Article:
By virtue of Section 45(1), each political party is entitled to appoint a polling agent for each polling unit and collation centre. Under Section 63, the Presiding Officer shall after counting the votes at the poling unit entered the votes scored by each candidate in a form to be described by the Commission. The form shall be signed and stamped by the Presiding Officer and Counter-sign by the candidates or their polling agents. The Presiding Officer shall give a copy to the Polling agents and the Police officer after it has been duly signed.

More importantly, the Presiding Officer shall count and announce the result at the polling unit to demonstrate the finality of result at polling unit. Section 64 provides that a candidate or polling agent may demand to have the votes recounted.

Results announced and counter-signed conclusive

It is clear beyond all doubts that the poling agents and even the candidates have statutory power not only to be present at the counting of the ballot but are entitled to receive a copy of the result which is duly signed by the Presiding Officer. These copies are often relied upon by Petitioners who seek to dispute either the legality of the conduct of the election conducted in a particular unit, or the overall number of votes credited to them after collation. Regrettably, despite existence of these signed copies given to agents, many courts disregard the results. I personally do not see why these copies given to agents should not be deemed conclusive of the result at the police stations.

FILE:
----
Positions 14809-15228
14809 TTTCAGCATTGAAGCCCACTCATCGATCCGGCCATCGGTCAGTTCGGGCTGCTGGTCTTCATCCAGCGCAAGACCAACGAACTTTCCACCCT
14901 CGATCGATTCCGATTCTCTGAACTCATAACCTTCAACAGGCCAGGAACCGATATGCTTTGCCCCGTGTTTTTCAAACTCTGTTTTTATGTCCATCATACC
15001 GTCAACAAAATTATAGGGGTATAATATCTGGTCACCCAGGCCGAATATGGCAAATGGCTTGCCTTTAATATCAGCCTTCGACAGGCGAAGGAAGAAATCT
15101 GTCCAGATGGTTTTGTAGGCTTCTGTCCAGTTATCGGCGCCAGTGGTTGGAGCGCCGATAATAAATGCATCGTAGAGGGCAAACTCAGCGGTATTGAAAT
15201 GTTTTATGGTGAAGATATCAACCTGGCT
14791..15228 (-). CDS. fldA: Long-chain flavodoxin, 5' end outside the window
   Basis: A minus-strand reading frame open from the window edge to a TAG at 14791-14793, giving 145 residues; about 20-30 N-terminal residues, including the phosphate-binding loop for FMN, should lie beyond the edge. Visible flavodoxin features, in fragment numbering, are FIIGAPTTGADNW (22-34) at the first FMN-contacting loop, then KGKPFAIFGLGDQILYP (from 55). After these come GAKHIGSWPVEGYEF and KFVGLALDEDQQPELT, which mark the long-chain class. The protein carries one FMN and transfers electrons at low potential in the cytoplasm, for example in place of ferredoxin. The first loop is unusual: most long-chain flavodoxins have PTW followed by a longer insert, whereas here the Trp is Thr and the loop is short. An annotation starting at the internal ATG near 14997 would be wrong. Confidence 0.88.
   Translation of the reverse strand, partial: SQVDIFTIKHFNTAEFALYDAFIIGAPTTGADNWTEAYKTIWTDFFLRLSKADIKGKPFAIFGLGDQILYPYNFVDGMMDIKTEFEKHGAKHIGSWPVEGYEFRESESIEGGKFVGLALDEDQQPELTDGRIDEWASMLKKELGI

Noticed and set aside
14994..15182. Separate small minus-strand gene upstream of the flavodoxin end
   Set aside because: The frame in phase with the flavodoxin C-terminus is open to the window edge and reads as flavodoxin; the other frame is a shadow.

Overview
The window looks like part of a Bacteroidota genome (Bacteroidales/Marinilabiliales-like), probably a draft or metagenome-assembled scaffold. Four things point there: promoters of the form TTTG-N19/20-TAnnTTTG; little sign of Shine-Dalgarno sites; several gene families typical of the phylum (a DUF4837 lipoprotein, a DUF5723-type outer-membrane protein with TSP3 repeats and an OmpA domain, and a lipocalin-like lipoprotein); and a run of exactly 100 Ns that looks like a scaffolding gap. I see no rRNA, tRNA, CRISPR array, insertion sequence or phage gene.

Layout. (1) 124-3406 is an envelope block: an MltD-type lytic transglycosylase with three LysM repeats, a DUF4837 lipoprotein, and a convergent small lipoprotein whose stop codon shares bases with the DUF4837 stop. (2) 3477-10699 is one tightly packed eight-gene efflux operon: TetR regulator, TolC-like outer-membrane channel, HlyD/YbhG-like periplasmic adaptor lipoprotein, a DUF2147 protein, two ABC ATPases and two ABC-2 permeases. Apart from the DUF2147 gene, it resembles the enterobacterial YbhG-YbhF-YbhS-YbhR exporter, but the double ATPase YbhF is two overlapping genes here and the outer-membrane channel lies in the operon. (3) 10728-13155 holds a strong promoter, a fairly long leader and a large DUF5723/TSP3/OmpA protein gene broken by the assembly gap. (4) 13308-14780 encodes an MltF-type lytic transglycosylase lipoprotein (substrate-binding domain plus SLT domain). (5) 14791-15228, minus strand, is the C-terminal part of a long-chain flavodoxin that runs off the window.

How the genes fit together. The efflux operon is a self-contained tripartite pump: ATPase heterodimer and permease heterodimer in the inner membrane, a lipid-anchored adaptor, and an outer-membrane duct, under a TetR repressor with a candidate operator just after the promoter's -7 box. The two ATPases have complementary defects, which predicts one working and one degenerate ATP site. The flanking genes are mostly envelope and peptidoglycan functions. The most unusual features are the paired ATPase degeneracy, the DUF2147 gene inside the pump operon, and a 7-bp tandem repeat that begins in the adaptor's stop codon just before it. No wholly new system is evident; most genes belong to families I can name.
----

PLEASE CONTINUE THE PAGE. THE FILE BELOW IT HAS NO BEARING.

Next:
In the United States of America and some other countries, exit polls which is a poll of voters taken immediately after they have exited the polling stations have historically served as a check against electoral fraud. As this is the case, I do not see why our own procedure which even takes things further by allowing results to be given to agents at every step of the electoral process, cannot be allowed to serve the same purpose.

As the elections draw closer, I urge INEC to sensitise the people on the critically important roles of a Presiding Officer and the Party Agents at every unit.

INEC should make public announcement that the counter-signed copies of results by the presiding officer should be regarded as conclusive evidence of the result at the polling units.

There is also no reason why a candidate should not be allowed to treat the collated results countersigned by the Presiding Officer as the authentic result thereby giving credibility to the result announced by INEC.

To me, if INEC makes such a declaration to the electorate, it will restore confidence in the results that are finally announced by INEC.